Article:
The owner, or copyright holder of the project is the one who gets to decide what license to use on each distribution of that project. The owner is completely free to use different licenses on different distributions.
The tricky points to keep in mind are:
1) If others contribute to the project, then you are no longer the sole owner, so changing the license would have to involve getting multiple people together to agree on it. If you're going the typical open source route of allowing pull requests from pretty much anyone, this can be a problem.
2) The copies of the project that you have already distributed cannot have their licenses retroactively changed. The change can only apply to new distributions. In particular, anyone who has received old copies of the project under MIT is perfectly free to distribute copies of their copy under any license they please (since the MIT license imposes no restrictions on this behavior).
3) Some people have strong opinions on licensing issues, and some people get understandably nervous when licenses change. So if you do have a non-trivial user base when you make this change, then you should post a very clear and specific explanation of why you want to make this change, solely for PR reasons. In particular, at the risk of taking your question too literally, you should have a more specific reason than "because Apache is better for big projects and we are big now".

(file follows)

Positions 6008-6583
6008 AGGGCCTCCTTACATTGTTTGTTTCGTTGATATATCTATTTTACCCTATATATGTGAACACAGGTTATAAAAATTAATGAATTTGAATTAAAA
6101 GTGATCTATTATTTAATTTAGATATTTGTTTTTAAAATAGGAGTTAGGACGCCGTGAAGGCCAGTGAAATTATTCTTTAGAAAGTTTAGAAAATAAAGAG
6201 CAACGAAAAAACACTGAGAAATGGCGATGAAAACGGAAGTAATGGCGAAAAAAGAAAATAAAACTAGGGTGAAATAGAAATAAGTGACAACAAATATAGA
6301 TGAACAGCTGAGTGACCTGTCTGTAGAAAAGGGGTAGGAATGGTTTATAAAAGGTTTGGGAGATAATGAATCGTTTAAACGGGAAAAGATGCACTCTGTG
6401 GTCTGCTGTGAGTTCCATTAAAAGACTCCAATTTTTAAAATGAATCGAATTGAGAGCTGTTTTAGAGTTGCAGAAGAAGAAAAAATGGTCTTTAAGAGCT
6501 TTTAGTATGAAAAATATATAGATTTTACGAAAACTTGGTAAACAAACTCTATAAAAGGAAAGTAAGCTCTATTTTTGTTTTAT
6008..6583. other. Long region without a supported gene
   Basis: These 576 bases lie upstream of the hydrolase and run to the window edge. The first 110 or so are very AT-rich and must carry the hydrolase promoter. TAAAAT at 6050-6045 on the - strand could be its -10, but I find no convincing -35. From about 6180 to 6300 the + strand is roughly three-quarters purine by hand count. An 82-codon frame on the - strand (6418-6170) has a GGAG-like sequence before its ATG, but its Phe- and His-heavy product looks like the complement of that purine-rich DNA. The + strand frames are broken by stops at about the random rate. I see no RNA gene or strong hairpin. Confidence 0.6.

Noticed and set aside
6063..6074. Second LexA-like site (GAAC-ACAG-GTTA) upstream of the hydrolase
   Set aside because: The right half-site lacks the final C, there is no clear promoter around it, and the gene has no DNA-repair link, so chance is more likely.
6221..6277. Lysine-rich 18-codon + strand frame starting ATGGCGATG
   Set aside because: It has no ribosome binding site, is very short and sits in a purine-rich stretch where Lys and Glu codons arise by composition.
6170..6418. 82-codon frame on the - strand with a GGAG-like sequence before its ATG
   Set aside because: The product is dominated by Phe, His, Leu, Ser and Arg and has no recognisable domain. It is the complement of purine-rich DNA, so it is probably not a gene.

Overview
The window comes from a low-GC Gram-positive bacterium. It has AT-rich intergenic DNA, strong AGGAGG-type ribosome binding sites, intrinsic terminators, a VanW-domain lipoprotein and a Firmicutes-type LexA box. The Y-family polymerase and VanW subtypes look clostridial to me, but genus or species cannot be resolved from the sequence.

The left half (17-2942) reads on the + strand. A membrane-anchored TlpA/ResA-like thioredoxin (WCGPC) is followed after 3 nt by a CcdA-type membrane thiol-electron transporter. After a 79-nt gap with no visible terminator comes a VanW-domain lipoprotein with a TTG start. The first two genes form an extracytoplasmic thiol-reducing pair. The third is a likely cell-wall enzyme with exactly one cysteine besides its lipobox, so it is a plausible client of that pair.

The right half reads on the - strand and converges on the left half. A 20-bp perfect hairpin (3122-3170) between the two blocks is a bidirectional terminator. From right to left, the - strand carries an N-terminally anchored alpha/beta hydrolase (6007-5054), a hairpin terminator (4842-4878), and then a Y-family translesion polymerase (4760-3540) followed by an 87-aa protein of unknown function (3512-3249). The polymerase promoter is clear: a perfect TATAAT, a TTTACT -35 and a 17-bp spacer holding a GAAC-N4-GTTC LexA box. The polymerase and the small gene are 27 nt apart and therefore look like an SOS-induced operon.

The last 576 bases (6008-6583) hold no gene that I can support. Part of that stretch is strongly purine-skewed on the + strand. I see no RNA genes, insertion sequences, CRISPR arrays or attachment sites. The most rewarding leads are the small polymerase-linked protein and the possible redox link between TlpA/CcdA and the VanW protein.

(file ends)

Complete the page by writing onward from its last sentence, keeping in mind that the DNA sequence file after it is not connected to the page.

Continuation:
Note that I am using the term "distribution" instead of "version" because it is fairly commonplace to release the same version of a program under multiple licenses, for various reasons. For instance, you may release a program for free under a copyleft license, while at the same time allowing corporations to purchase a version with a more permissive or closed source license. The version the corporations purchase would simply have different LICENSE, COPYRIGHT and/or README files.
But in all honesty, MIT to Apache is not a huge change. It should be a perfectly harmless transition as long as you're aware of these potential issues ahead of time.